In 2013 there were 3500 more cases filed (alleging FCRA violations) than in 2012. (Source: Lexology)
Employers are in a tough spot. They need to practice Due Diligence in hiring, while at the same time dealing with changing compliance issues. Because of this, companies can expect to see an increase in lawsuits for both failing to use background checks in hiring and for failing to use them correctly.
According to an article published in Lexology by Sara Hutchins Jodka (Porter, Wright, Morris, & Arthur LLP), “The FCRA is the new FLSA ” (Fair Labor Standards Act);
“Many employers run into problems because they fail to comply with one or more of these four distinct steps (disclosure, authorization, pre-adverse notice, adverse notice), but even employers who do manage comply with these four broad requirements tend to miss some of the more intricate, lesser-known requirements that each step further requires. Add a per-violation statutory penalty and an award of attorneys’ fees for each FCRA violation an employer commits and it becomes clear how FCRA class actions are quickly becoming the new go-to class action lawsuits for plaintiff-employment lawyers.”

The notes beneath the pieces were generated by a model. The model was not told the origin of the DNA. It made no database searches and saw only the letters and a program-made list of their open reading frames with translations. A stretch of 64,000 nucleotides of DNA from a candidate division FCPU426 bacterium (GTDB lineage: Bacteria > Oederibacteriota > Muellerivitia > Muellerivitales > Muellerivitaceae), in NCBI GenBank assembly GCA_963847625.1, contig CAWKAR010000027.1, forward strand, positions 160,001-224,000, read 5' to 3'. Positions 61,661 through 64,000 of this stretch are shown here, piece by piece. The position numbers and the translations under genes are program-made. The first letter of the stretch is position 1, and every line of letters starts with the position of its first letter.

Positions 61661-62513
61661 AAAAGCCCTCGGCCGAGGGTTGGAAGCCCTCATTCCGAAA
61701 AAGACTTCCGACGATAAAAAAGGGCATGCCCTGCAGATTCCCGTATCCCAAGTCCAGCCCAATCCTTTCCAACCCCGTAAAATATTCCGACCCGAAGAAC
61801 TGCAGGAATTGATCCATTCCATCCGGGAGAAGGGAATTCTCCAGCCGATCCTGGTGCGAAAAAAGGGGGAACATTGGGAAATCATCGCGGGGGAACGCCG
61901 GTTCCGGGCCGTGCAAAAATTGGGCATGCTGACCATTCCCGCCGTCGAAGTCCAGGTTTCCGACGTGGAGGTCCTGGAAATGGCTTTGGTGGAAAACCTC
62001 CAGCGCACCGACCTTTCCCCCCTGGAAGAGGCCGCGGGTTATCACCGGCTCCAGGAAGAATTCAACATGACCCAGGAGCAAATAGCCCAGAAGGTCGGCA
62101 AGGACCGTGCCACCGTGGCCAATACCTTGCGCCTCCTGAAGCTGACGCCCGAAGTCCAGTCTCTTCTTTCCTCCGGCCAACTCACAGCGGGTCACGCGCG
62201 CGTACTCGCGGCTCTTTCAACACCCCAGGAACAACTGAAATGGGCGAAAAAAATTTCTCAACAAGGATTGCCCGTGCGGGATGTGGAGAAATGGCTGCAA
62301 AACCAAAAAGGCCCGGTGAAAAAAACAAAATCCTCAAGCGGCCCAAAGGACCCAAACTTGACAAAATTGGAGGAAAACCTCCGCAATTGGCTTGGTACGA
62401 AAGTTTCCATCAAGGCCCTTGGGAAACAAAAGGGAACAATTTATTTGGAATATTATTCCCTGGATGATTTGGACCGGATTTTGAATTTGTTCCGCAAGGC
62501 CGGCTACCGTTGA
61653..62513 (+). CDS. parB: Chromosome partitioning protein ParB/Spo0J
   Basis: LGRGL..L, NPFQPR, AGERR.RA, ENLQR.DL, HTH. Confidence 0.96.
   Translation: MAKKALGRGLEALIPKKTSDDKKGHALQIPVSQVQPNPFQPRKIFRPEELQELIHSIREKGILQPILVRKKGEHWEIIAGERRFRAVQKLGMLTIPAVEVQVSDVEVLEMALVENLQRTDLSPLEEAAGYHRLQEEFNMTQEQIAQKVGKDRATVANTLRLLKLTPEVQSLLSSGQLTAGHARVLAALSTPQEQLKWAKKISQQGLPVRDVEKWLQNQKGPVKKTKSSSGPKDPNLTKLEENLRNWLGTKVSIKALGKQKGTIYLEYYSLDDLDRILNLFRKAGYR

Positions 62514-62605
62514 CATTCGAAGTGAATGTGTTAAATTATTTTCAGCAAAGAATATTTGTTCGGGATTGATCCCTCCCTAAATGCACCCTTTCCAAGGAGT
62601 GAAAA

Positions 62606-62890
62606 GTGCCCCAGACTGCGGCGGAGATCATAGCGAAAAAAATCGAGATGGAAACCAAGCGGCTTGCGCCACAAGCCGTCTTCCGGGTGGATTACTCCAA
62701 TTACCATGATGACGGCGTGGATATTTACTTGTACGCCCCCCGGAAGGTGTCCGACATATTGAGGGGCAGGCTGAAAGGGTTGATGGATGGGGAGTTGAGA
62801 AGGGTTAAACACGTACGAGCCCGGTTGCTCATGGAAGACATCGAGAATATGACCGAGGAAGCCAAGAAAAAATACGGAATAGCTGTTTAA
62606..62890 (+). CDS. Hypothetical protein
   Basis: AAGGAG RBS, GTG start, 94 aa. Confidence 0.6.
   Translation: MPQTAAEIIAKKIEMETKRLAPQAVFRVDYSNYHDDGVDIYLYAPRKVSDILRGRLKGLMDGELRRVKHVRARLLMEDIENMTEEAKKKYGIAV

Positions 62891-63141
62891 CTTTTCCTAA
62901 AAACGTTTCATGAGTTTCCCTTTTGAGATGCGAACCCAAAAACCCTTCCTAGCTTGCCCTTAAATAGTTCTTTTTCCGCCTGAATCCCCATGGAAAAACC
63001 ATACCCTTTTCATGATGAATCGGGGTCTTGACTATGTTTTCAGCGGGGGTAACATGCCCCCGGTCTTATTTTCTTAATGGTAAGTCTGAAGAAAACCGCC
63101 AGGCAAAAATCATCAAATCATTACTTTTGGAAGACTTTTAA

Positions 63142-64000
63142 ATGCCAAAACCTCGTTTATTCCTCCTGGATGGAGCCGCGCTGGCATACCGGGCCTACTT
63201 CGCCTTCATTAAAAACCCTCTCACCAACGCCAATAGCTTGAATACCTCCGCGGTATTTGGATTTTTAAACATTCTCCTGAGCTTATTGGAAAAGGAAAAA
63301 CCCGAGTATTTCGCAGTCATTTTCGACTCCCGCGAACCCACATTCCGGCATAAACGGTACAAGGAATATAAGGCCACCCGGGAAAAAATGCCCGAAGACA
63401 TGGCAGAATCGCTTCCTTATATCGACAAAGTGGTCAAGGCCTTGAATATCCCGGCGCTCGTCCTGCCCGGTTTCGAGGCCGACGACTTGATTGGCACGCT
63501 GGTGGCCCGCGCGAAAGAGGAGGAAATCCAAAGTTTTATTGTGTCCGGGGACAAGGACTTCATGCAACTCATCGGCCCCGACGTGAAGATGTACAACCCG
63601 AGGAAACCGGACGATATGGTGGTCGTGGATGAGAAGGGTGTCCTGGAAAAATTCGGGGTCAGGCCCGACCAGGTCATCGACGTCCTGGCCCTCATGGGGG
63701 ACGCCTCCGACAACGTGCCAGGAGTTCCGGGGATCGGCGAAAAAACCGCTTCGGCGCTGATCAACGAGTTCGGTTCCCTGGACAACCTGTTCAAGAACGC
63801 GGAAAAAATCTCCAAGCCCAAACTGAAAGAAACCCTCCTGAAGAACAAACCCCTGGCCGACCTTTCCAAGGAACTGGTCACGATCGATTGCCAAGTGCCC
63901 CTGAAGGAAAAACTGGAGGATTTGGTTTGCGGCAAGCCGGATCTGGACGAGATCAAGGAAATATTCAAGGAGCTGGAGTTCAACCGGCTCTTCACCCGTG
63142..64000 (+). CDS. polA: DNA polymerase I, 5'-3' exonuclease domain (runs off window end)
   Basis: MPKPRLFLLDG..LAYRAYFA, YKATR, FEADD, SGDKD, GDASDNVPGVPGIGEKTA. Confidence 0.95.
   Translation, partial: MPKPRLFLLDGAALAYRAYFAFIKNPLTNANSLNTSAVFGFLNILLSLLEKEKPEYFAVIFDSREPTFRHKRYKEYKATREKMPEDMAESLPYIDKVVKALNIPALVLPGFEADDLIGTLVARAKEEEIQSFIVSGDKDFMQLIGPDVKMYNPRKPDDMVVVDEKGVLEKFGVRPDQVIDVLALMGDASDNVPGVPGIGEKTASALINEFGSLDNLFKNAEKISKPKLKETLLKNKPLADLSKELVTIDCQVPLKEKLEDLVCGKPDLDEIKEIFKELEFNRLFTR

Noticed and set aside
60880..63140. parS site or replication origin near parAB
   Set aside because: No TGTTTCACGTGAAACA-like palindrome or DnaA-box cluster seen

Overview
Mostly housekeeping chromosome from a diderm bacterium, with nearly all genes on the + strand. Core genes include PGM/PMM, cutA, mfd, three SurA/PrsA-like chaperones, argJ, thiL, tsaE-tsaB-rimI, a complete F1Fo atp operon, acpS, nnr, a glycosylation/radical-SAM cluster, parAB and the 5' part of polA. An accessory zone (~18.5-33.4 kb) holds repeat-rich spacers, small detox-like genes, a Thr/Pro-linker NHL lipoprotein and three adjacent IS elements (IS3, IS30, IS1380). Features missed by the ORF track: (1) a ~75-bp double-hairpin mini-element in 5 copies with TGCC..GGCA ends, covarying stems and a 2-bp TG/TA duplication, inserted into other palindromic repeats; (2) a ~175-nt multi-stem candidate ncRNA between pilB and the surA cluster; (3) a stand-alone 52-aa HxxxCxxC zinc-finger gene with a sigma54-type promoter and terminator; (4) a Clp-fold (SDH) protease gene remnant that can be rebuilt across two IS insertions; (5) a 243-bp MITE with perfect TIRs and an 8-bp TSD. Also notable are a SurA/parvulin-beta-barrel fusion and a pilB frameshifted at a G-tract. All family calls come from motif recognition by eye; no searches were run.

This climate makes it more important than ever for employers to consult legal counsel well versed in FCRA compliance and employ a good Background Check company to help.
- Use of Social Media in Background Checks.
A 2014 CareerBuilder study shows that, “Forty-three percent of employers use social networking sites to research job candidates, up from 39 percent last year and 36 percent in 2012.”
I have always been an advocate of knowing what is “out there” about you, especially before beginning any job search.
In Part 1 of my series, “Social Media, Background Checks, & Company Policy: The Good, The Bad, and the Ugly”, I share exactly how Social Media posts, pictures, etc. are used during the hiring process.
It is important to understand that “many times it is not part of the formal background check investigation, but is often an 'added tool' used by the hiring company or background check investigator to get a clearer picture of the applicant”.
In Part 2, I go further and explain the importance of a sound Social Media Policy, “5 Things a Good Social Policy Needs”.
While it is easy to see why using social media in your hiring process is appealing (it is free and quick after all), employers need to be wary.
Existing laws that govern fairness in employment still apply. Any personal information you discover that relates to protected classes as defined by Title VII (race, religion, etc.), cannot be used in your employment decisions.